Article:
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Jo Labadie and His Gift to Michigan

A Legacy for the Masses

Anarchism

 


 

 

  Exhibit Home
   
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  Introduction
  Birth and Early Life
  Marriage and Family
  Intellectual Development
  John Stuart Mill (1806-1873)
  Herbert Spencer (1820-1903)
  Darwin and Evolution
  Socialism and Karl Marx
  Greenbackism
  Henry George (1839-1897) and the Single Tax Movement
  Knights of Labor
  Judson Grenell (1847-1930)
  Benjamin Ricketson Tucker (1854-1939)
arrow Anarchism
  The Haymarket Affair
 

Later Relations to Labor Organizations

  Leon Czolgosz (1873-1901)
 

The Water Board Incident

  Bubbling Waters
  The Labadie Print Shop
  Later Years
  Agnes Inglis (1870-1952)
  Further Reading



Special Collections Library
University of Michigan
Ann Arbor



In the early 1880s Labadie's constant quest for truth and social justice brought him to ask Benjamin Tucker, editor of the anarchist journal Liberty, about some practical elements of conducting an anarchist society. Labadie was at this time a member of the Socialist Labor Party, a longtime member of the Detroit Typographical Union, and still involved with the Knights of Labor. In seemingly direct contradiction to his earlier "communistic" philosophy of socialism, Labadie's anarchism, like Tucker"s, was individualist in nature, typically American, in the tradition of Henry David Thoreau, Ralph Waldo Emerson and Thomas Paine. Individualist anarchists asserted that people should be sovereign and free to live their lives as they choose, as long as they do not infringe on the rights of any other individual. They see all government, including majority rule and state socialism, as tyranny over the individual. This theory extended to the right of the individual to own the fruits of his own labor, which meant individualist anarchists were proponents of private property and free trade. Anarchists such as Labadie were opposed to all laws that created an unfair economic disadvantage to people through tariffs, patents, copyrights, land monopolies, and ownership of natural resources.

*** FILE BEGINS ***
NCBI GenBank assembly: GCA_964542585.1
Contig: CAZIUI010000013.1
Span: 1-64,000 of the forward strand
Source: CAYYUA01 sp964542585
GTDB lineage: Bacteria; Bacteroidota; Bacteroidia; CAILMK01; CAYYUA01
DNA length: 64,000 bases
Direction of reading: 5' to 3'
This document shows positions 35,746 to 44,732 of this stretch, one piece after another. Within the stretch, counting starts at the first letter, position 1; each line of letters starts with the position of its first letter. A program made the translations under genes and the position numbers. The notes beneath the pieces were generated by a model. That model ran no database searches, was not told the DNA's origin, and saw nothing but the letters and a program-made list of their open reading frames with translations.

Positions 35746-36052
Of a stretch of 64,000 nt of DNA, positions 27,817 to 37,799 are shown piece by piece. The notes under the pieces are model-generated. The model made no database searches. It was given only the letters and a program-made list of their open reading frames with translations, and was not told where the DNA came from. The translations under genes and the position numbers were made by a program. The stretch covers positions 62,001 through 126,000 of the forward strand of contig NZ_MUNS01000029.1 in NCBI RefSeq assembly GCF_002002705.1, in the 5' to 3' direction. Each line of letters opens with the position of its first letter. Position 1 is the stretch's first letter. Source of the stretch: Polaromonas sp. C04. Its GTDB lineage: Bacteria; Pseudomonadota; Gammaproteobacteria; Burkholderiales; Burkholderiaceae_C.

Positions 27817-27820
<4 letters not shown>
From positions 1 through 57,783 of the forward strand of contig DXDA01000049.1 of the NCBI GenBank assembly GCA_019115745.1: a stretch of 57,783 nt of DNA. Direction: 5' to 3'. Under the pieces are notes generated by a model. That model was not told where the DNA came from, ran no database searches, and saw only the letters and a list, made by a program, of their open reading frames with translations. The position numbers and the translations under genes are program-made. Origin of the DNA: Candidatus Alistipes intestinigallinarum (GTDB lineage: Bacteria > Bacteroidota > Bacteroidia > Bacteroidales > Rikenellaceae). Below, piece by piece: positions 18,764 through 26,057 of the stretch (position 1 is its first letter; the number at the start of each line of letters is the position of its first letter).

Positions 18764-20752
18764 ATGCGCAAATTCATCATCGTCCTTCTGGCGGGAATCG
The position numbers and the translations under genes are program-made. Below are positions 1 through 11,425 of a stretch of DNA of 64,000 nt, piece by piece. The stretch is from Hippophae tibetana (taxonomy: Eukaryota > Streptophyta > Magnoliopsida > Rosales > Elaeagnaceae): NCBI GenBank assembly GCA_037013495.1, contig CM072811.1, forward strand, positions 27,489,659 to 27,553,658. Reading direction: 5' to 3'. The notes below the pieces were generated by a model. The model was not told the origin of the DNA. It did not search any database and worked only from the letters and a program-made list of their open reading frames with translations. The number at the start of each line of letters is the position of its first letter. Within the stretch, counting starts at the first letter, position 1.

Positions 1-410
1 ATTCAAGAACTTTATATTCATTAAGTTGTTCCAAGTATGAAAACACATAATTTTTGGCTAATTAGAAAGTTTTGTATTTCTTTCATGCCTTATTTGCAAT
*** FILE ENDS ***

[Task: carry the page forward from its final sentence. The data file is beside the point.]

Individualist anarchists differed sharply from the communist anarchism of Peter Kropotkin, Johann Most, and Emma Goldman, who promoted a society without government, but based on collective good and abolition of private property. They also varied from the anarcho-syndicalism of August Spies and Albert Parsons, who advocated revolutionary trade unionism. Notwithstanding ideological and theoretical distinctions, Labadie admired these other radicals, even publicly defending them.

Due to Labadie's famous affable nature, the ease with which he made friends, his optimistic outlook, his dapper appearance, and his nonviolent convictions, he became known as "the Gentle Anarchist." Few newspaper articles about him failed to mention these qualities, which perhaps caused the authorities to take him less seriously or to view him as less of a threat to the public welfare. Although his belief was that anarchism would eventually be accepted without a violent revolution, which added to his popularity among non-anarchists, Labadie was not beyond displaying antagonism and spewing fierce rhetoric when his sense of justice was violated, as during the Haymarket trial. Labadie, always in favor of working people (he was one of them, after all), saw merit in trade unions and remained active in them for most of his life. Although he disagreed with many people, including his closest friends, he was a constant advocate of free speech and never wavered in his fight to protect it.

 

 

 

 

"...however little your Anarchism or method of propaganda may have appealed to me, I never could have considered you a backslider."

Emma Goldman to Jo Labadie, August 10, 1911